At the caucus meeting, Speaker Nancy PelosiNancy PelosiElection security bills face GOP buzzsaw Election security bills face GOP buzzsaw Dems eye repeal of Justice rule barring presidential indictments MORE (D-Calif.) and other leaders heard complaints from some members that they hadn’t been briefed by leadership about the resolution.

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Freshman Rep. Katie HillKatherine (Katie) Lauren HillOcasio-Cortez shares verse by the 'Congressional Destiny's Child' in promotion of new birth control legislation Ocasio-Cortez shares verse by the 'Congressional Destiny's Child' in promotion of new birth control legislation Overnight Health Care: Democratic bill would require insurance to cover OTC birth control | House Dems vote to overturn ban on fetal tissue research | New rule aims to expand health choices for small businesses MORE (D-Calif.) expressed frustration that a draft of the resolution began circulating in media outlets on Monday.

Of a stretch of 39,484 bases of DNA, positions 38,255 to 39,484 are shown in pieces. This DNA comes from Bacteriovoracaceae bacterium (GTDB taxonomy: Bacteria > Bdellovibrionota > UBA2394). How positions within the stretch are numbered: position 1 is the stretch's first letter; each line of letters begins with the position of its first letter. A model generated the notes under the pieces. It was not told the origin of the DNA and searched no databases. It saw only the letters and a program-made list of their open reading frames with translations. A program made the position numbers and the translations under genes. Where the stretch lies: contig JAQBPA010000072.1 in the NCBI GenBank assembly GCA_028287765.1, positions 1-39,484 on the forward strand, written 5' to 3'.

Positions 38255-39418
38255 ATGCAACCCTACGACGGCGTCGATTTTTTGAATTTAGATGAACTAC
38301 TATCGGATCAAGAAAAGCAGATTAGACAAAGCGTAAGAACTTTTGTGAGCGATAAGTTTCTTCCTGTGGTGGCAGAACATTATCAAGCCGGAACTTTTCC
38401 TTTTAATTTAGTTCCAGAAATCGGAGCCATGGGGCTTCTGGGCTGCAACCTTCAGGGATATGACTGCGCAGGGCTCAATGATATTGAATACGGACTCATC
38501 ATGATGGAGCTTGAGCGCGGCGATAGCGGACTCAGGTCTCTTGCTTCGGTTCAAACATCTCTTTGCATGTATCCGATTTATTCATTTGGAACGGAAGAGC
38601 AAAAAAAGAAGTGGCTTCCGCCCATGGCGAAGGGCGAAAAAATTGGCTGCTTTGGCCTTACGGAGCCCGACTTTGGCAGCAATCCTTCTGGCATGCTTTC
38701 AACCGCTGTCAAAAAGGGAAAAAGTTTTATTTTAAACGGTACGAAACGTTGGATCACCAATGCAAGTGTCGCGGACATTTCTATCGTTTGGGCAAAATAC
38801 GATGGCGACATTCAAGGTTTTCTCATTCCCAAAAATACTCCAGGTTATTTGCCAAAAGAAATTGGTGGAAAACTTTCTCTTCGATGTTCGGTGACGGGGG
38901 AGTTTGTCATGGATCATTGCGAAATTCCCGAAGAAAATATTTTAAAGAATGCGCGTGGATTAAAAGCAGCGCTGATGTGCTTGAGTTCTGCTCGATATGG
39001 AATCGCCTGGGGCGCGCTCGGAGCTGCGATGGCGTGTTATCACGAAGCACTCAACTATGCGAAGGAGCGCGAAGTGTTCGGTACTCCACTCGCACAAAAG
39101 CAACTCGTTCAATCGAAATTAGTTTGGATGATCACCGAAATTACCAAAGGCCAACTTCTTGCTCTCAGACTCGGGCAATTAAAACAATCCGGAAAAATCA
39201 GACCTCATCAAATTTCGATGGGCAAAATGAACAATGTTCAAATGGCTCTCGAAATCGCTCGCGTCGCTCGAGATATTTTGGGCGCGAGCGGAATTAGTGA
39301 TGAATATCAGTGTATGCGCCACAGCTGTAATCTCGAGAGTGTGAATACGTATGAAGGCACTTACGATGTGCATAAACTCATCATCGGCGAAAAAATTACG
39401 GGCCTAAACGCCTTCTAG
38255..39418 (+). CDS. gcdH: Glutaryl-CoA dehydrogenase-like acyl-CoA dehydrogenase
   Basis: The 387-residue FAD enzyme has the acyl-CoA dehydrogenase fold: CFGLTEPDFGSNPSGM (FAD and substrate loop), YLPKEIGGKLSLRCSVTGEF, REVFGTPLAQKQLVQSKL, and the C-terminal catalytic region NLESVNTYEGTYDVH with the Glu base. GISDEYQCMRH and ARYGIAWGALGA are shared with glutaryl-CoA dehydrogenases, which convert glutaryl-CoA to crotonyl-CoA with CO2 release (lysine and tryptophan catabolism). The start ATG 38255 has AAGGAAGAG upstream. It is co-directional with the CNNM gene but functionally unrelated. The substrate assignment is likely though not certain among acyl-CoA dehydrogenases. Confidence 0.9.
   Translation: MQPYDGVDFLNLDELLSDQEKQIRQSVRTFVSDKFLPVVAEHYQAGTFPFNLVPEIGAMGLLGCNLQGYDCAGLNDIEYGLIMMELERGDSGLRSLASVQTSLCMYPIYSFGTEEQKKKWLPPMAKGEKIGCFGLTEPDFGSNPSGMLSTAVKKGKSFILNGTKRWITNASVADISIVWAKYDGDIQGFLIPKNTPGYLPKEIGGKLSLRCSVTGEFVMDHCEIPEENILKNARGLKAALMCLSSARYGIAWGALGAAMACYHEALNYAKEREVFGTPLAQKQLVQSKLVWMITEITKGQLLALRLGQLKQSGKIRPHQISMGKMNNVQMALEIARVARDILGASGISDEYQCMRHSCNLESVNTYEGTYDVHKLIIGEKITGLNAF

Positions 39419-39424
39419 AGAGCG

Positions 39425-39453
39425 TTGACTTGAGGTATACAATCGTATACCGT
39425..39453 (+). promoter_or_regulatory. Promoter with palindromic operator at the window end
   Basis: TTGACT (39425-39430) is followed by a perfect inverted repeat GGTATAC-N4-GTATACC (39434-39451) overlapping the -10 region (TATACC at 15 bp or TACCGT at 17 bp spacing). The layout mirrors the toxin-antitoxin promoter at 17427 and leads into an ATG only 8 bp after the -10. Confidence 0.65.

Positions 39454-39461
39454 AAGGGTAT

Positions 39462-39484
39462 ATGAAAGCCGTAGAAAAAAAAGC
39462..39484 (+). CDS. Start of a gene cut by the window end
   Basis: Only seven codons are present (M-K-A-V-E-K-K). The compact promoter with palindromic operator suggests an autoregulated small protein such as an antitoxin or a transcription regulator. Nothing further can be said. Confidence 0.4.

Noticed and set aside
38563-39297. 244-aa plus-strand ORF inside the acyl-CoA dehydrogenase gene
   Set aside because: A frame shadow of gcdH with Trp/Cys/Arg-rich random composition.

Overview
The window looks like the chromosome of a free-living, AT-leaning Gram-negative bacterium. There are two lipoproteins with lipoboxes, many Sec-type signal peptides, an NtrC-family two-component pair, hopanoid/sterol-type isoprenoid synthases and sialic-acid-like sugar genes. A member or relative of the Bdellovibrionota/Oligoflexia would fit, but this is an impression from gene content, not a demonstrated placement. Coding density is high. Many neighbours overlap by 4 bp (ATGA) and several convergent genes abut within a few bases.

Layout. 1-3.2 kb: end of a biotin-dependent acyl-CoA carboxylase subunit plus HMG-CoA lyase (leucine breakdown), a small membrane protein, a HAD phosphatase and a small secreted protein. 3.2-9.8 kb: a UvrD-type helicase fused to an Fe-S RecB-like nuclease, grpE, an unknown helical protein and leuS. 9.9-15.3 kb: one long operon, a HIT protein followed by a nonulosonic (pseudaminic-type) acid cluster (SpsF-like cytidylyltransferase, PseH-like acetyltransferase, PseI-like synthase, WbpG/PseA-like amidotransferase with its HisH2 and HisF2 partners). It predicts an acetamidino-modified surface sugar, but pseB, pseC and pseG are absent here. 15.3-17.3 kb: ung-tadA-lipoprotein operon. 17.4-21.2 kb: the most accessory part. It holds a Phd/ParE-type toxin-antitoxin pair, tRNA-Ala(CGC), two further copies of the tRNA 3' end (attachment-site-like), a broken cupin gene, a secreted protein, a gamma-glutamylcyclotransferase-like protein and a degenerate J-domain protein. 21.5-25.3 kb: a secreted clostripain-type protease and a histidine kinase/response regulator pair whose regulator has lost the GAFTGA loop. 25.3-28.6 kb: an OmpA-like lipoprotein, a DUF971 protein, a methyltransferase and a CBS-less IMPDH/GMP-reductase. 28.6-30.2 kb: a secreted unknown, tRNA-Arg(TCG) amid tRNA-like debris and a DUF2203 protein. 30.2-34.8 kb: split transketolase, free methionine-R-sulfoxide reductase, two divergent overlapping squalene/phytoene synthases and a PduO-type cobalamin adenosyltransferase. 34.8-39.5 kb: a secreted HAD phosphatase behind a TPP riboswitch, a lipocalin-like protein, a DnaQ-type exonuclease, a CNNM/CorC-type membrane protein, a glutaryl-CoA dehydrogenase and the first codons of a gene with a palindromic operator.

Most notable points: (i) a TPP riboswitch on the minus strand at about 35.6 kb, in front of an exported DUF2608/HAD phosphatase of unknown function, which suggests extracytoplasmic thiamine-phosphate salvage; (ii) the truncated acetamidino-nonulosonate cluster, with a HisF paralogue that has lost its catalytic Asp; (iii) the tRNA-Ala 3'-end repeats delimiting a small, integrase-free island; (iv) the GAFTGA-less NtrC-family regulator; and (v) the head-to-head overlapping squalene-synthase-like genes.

“Because, you know, internal dialogue is really important to make sure that we’re on the same page, to make sure we aren’t being divided. And when you have leaks going on constantly — I mean, I appreciate freedom of information, but it’s also, we’re not all on the same page. It makes it very difficult to have a real strategy,” Hill told reporters.

Rep. Karen BassKaren Ruth BassThe Hill's Morning Report — Uproar after Trump's defense of foreign dirt on candidates The Hill's Morning Report — Uproar after Trump's defense of foreign dirt on candidates Democrats lash out at Trump's bombshell remarks MORE (D-Calif.), chairwoman of the Congressional Black Caucus, said members of her caucus, which met later Wednesday, discussed “concern about [the resolution] coming up before people have a chance to digest it.”

“There are some people that feel, ‘Why are we doing a resolution?’; some people that feel they want to see what it actually says; and some people that feel good about what they’re hearing,” Bass said.